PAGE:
HIRN 2022 Poster Award Recipients

The following trainees were selected as award recipients based on the posters they presented at the HIRN 2022 Annual Investigator Meeting.

  Vrushali Agashe, PhD
Institution: Columbia University Irving Medical Center,
                      Columbia Center for Translational Immunology
Title:  Postdoctoral Research Scientist
Affiliation: CMAI (Sykes Lab)

Vrushali Agashe is a Postdoctoral Research Scientist in the laboratory of Professor Megan Sykes at the Columbia University Irving Medical Center. Dr. Vrushali’s research focuses on Type 1 Diabetes immune systems, and how self-reactive T cells escape thymic negative selection & enter periphery, where they can mediate pancreatic beta cell destruction.




Cristiane dos Santos, PhD
Institution: Vanderbilt University
 Title:  Postdoctoral Research Scientist
Affiliation: CBDS (Arrojo e Drigo Lab)

Cristiane dos Santos is a Postdoctoral Research Scientist in the laboratory of Assistant Professor Rafael Arrojo e Drigo at Vanderbilt University. Dr. do Santos’ studies the effects of caloric restriction on pancreatic beta cell function and longevity. She observes that caloric restriction improves animal glucose homeostasis and insulin sensitivity.





Udi Ehud Knebel
Institution: The Hebrew University of Jerusalem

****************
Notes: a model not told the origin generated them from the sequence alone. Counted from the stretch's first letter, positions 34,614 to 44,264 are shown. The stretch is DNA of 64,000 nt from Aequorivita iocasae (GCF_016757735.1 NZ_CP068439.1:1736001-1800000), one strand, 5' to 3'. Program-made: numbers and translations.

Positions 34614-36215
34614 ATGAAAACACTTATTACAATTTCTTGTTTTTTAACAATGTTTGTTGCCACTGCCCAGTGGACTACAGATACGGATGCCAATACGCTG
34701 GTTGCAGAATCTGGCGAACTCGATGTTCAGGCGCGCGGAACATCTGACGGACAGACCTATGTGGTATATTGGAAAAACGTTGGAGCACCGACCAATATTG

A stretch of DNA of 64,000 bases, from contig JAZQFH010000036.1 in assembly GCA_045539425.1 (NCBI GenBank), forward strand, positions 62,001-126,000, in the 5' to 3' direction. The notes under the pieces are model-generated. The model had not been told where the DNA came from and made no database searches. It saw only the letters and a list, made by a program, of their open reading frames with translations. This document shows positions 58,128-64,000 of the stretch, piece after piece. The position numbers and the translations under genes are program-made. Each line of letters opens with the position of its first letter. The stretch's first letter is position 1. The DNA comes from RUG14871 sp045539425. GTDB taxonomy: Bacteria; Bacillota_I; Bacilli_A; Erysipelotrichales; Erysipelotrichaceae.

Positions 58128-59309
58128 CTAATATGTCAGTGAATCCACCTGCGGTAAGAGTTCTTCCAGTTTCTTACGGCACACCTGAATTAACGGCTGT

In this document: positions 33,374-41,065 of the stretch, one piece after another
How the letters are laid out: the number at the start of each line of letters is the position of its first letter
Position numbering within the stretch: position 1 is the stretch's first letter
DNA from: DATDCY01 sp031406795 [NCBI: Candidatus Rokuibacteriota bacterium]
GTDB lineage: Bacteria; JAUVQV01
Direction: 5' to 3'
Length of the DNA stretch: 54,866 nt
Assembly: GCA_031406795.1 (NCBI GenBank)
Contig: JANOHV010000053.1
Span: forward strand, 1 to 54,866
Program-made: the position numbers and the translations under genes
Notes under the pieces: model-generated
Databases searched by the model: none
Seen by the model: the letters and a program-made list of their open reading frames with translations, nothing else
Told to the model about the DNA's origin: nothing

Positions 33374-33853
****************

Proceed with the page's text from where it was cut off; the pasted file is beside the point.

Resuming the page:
Title:  Doctoral Student
Affiliation: CBDS (Dor Lab)

Udi Ehud Knebel is a Doctoral Student in the laboratory of Professor Yuval Dor at The Hebrew University of Jerusalem. He studies the role of RNA editing in beta-cells, showing that this process prevents the accumulation of double-stranded RNA and the development of interferon-mediated islet inflammation and diabetes.




Leslie Wagner
Institution: Indiana University School of Medicine
Title:  Doctoral Student
Affiliation: CBDS (Linnemann Lab)

Leslie Wagner is a Doctoral Student in the laboratory of Associate Professor Amelia Linnemann at Indiana University School of Medicine. Her research focuses on how human beta-cells in the pancreatic islet exhibit a heterogenous response to cellular stressors, such as cytokines produced by the innate immune system following viral infection using intravital microscopy.



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